The Kremlin confirmed April 2 that Russian President Vladimir Putin's divorce from his wife Lyudmila has been finalized. (Reuters)

If you look up Vladimir Putin’s wife on Wikipedia, you’ll find 439 words under five sparsely populated sections.

By way of comparison: Michelle Obama’s page has 4,427 words. Laura Bush has 3,877 words. And even Valerie Trierweiler, who until recently was the partner of French President Francois Hollande, has 564 words.

Such disparity could mean any number of things. Americans are enamored of celebrity. Wikipedia is a Western construct. The Kremlin has totalitarian control over state media, so there has perhaps been less scrutiny.

But it also speaks to a reticence in Lyudmilla Putina, which hints at why her 30-year marriage to one of the world’s most powerful — and notorious — men has now ended. “Our marriage is over due to the fact that we barely see each other,” Putina, draped in a white shawl, said last June when she and Vladimir Putin first announced their separation, finalized on Wednesday. “Vladimir is completely submerged in his work. Our children have grown up, each of them is living her own life…. I truly don’t like publicity.”

She added: “Flying is difficult for me.”

It hasn’t always been that way. Once, she was a cherub-faced stewardess selling sandwiches, hopping from town to town. The life she had then couldn’t have been more different than the one she has now — one of fame, power and money.

Everything changed when she met Vladimir Putin in the early 1980s. She first saw him in Leningrad, now St. Petersburg. He was thin and fair-haired. A mutual friend had invited Putin to a play, and all of them went together.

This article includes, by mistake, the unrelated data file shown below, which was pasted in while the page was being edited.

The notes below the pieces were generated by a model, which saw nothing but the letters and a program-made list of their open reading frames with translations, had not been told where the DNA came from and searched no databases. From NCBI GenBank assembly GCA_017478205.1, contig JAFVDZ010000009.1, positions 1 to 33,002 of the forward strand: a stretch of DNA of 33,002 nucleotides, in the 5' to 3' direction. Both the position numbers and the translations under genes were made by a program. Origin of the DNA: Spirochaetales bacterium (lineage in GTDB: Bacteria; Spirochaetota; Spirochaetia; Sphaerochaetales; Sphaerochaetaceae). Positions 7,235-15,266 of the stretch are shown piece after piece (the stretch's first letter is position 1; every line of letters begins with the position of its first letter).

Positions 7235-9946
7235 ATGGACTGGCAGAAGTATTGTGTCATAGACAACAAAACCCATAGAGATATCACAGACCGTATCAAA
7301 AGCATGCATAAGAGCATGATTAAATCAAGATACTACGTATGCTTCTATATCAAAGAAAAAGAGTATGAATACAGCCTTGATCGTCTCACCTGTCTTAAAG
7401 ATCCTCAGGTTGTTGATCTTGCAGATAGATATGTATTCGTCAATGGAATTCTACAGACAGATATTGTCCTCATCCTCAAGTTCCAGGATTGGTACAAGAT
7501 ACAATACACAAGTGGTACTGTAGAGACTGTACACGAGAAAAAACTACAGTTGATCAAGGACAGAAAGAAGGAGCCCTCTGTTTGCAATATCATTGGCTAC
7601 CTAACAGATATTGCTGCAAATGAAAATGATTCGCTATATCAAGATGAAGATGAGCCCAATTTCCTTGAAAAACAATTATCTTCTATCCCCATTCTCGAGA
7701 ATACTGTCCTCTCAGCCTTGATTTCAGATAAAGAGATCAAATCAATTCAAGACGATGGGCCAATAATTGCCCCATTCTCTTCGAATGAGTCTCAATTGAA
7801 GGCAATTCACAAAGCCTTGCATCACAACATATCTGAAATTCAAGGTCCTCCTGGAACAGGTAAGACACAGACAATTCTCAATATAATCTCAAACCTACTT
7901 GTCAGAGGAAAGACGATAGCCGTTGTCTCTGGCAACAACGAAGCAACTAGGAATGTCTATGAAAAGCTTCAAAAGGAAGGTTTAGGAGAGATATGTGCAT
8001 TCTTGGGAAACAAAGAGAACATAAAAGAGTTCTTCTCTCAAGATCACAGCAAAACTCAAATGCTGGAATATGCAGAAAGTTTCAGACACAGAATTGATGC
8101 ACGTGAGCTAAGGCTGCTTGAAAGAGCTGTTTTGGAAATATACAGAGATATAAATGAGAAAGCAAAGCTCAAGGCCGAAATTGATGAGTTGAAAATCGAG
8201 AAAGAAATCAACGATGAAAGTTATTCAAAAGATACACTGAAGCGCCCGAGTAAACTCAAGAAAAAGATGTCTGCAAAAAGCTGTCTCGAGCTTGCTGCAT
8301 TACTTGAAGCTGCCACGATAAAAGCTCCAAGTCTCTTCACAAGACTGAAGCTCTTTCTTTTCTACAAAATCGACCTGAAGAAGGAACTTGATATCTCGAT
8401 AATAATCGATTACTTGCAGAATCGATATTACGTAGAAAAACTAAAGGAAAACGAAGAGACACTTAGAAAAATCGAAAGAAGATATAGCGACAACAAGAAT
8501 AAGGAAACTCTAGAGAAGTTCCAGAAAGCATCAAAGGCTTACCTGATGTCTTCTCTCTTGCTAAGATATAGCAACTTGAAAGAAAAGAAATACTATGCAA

On the president’s Web site, Putin left out most of the details of their ensuing three-year courtship in a passionless account. “I started dating one of them,” remarked Putin, who reportedly didn’t spill the fact he was a KGB spy. “I became friends with Lyuda, my future wife…. I understood that if I don’t marry for another two-three years, I will never marry. Though, of course, I had made a habit of leading a bachelor’s life. Lyudmilla uprooted it.”

Pictures of their wedding day on July 28, 1983, show Putina draped in a long white shawl and Putin squeezed inside a black suit. They soon had two children in the mid-1980s — Maria and Yekaterina — and eventually moved to Germany where Putin worked as a Soviet spy.

It’s unclear when, precisely, their marriage began to fray, but every account suggests it emerged from their diverging personalities. Putin was driving and ambitious. Putina was more self-conscious, academic and believed in reading astrological signs, according to the Moscow Times. She speaks fluent German, Spanish and French, and when the family returned to Russia, she taught German at Leningrad State University, her state biography shows.

Putin’s steady rise through Russia’s bureaucracy — not to mention the growing amount of attention he drew — discomforted Putina. Putin allegedly refused to stop with his spy activities, which upset his wife, according to the Moscow Times. The newspaper, which has published the most thorough look into their troubled marriage to date, unearthed a German-language book called “Fragile Friendships.” Written by a German friend, it proved to be a fecund source of material.

“It’s terrible,” Lyudmilla told the German author.  “This awful isolation. No more traveling wherever we want to go; no longer able to say whatever we want. I had only just begun to live,” she said.

“Unfortunately, he is a vampire,” the author claims she once jokingly said of her husband.

The Moscow Times says he retorted: “Anyone who could put up with [Putina] for three weeks [is] heroic and deserve[s] a monument.”

After Putin ascended to the highest levels of the Russian government, his wife eventually disappeared from the public eye. During his first Kremlin stint between 2000 and 2008, she was present, but there was a sense of unease about her. ” She was not ready for this role,” one friend told Reuters. “Being a president’s wife came down on her unexpectedly.”

Then, after Putin was inaugurated for a third term on May 7, 2012, she completely vanished. She wasn’t seen at his side again until their divorce announcement.

Putin said she had “done her shift” as Russia’s first lady.

The Russian president said then their split would be “civilized.” But today, his official Russian biography suggests otherwise. Every mention of her has now been erased.